What is the lymphatic system?
Our lymphatic system is a very important part of our anatomy, with several key roles. Primarily, the lymphatic system (lymph fluid, lymphatic vessels, lymph nodes and lymphoid organs) supports the circulatory system (heart, blood and blood vessels) by returning excess fluid from our tissues into the blood stream, to prevent swelling. It also supports our immune system by fighting infection through the production of lymphocytes (white blood cells).
Where does lymph fluid come from?
When our blood goes through our capillaries (the smallest and hair-like blood vessels), plasma leaks out of tiny pores into the space around our cells. This is between 10-20 litres of plasma per day!
Once out of the capillaries, the plasma delivers essential oxygen, proteins and nutrients to our tissues and organs. At the same time, the plasma will collect any excess fluid and unrequired or harmful debris, such as bacteria, viruses and damaged cells.
The plasma will then move into the lymphatic vessels with our lymph fluid, to be carried towards our lymph nodes, which help to filter and destroy any harmful organisms using lymphocytes (white blood cells). The filtered lymph fluid will then be reabsorbed into the bloodstream again, for the cycle to continue.
While lymph fluid is circulated around the body in vessels that are similar to the blood vessels, one of the main differences is the lymphatic system does not have a pump (e.g. the heart) to maintain circulation of fluid. Instead, it is reliant on muscle contraction and internal pressures to push the fluid along the vessels. This is why exercise, deep breathing exercises, compression and manual lymphatic drainage are important elements of lymphoedema management.
What is lymphatic drainage?
If you have had cancer treatment in an area involving lymphatic nodes or vessels, then you may have been told that you are at risk of developing lymphoedema. This means that at any time after your treatment, you may develop swelling in a limb or specific area of the body due to the disruption to normal lymphatic system function, for example, surgical lymph node removal or radiotherapy.
Lymphatic drainage is a medical massage, used to physically move lymphatic fluid from an area of swelling to an area where lymph fluid can drain normally. This can be done by a trained professional (Manual Lymphatic Drainage) or independently (called Simple or Self Lymphatic Drainage).
Self Lymphatic Drainage
Self Lymphatic Drainage (sometimes known as Simple Lymphatic Drainage or SLD) are gentle massage techniques you can use independently, to help manage swelling and to support optimal functioning of your lymphatic system.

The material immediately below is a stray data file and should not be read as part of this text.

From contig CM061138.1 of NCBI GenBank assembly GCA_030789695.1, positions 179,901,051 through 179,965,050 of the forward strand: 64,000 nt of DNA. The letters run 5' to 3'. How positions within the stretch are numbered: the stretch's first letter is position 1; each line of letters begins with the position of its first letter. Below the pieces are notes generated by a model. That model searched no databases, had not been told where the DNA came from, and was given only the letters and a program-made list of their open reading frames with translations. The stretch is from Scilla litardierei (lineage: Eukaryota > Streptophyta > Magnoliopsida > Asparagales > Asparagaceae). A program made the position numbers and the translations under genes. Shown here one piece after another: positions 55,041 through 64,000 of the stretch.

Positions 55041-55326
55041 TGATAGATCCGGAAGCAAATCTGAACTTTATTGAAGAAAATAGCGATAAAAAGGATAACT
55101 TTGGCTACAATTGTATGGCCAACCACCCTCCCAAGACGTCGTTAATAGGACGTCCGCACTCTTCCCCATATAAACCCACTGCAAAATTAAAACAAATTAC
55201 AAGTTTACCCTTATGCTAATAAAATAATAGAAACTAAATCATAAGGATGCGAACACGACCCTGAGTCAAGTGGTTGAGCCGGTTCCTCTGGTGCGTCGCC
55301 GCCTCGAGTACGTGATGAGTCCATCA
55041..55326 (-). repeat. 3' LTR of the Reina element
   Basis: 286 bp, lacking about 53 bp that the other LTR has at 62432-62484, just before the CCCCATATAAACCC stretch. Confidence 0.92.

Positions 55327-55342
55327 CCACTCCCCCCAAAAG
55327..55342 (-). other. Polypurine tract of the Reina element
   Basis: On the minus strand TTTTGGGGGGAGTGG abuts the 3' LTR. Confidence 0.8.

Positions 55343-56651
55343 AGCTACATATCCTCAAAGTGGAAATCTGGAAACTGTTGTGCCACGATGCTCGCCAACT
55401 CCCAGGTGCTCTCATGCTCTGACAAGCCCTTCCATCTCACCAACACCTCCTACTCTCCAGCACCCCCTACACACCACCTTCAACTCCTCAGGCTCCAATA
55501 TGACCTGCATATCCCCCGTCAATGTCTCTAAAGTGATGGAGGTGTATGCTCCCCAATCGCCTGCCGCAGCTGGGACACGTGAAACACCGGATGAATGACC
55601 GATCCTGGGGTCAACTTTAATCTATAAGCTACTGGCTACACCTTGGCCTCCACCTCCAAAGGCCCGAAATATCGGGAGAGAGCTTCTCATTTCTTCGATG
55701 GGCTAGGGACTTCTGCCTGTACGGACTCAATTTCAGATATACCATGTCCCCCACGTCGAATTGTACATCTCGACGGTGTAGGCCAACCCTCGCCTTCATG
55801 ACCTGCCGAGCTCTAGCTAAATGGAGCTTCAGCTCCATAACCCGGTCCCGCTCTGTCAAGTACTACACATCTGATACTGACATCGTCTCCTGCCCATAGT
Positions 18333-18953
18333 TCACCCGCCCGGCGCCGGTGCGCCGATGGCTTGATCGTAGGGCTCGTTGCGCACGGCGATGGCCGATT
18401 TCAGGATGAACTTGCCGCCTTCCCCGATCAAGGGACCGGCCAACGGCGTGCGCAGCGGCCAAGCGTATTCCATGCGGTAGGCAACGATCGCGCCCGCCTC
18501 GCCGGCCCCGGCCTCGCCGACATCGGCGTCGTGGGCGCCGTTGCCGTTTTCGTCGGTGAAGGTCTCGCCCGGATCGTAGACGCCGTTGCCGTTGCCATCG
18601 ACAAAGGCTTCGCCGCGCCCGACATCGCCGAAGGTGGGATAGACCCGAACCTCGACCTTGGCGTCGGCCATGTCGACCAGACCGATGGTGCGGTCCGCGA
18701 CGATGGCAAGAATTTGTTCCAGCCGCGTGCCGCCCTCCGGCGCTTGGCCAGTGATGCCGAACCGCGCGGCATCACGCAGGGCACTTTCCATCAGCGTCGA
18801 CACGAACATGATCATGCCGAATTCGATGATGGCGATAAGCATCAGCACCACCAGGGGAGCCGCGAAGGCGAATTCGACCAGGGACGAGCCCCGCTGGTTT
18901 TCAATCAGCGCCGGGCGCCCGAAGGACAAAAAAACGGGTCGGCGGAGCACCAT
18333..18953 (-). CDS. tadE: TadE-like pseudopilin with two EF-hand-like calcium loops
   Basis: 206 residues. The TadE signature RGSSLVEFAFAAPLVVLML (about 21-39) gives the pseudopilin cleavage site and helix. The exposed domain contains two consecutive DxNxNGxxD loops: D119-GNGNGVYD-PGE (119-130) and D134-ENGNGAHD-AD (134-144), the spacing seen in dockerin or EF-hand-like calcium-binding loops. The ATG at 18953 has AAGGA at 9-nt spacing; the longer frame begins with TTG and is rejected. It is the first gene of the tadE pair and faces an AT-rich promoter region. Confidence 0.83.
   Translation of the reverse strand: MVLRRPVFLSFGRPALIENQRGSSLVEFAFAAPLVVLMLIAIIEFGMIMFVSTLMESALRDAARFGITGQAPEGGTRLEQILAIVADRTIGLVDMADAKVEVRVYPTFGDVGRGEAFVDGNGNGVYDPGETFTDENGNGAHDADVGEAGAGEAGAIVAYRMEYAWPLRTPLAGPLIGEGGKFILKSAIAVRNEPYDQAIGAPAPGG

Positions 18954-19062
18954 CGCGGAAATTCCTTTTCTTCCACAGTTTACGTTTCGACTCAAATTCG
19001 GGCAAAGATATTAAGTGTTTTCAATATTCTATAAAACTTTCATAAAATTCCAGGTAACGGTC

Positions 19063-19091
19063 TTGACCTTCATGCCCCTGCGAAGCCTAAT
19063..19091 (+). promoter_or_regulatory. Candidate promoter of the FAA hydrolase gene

Always remember to complete deep breathing exercises before and after SLD, to help activate the lymphatic system.
The purpose of SLD is to move congestion (swelling) towards an area where healthy vessels and nodes can drain the fluid.
Aim to complete SLD in a place where you can feel comfortable and relaxed.
Aim to complete SLD on dry skin where possible (if skin goes red, you may be using too much pressure).
If you do not have any swelling in the area, then you can start massage at the furthest point (e.g. your hand) and work towards the body (e.g. forearm, upper arm, shoulder) aiming to move fluid to healthy nodes (e.g armpit)
If you do have swelling, then you can start massage in the area of congestion, work away from the body, then work back towards the body again (e.g. upper arm, forearm, hand, forearm, upper arm, shoulder). This helps to clear congestion and provide a pathway that fluid can move through, otherwise you are simply moving more fluid to an already congested area!
Massage techniques can be completed daily for maintenance or more often if required for swelling.
A specialist lymphoedema therapist may be able to teach you the best techniques to suit you.
Remember, exercise and staying active are an important part of lymphoedema management and prevention. Walking, running, cycling and other cardiovascular activities will help with circulation. Strengthening exercises are also supported by evidence to help prevent lymphoedema, but this must be graded (increased gradually) and should not trigger swelling.
Where can I get more information?
Please see the below websites, for more specialised information on managing lymphoedema: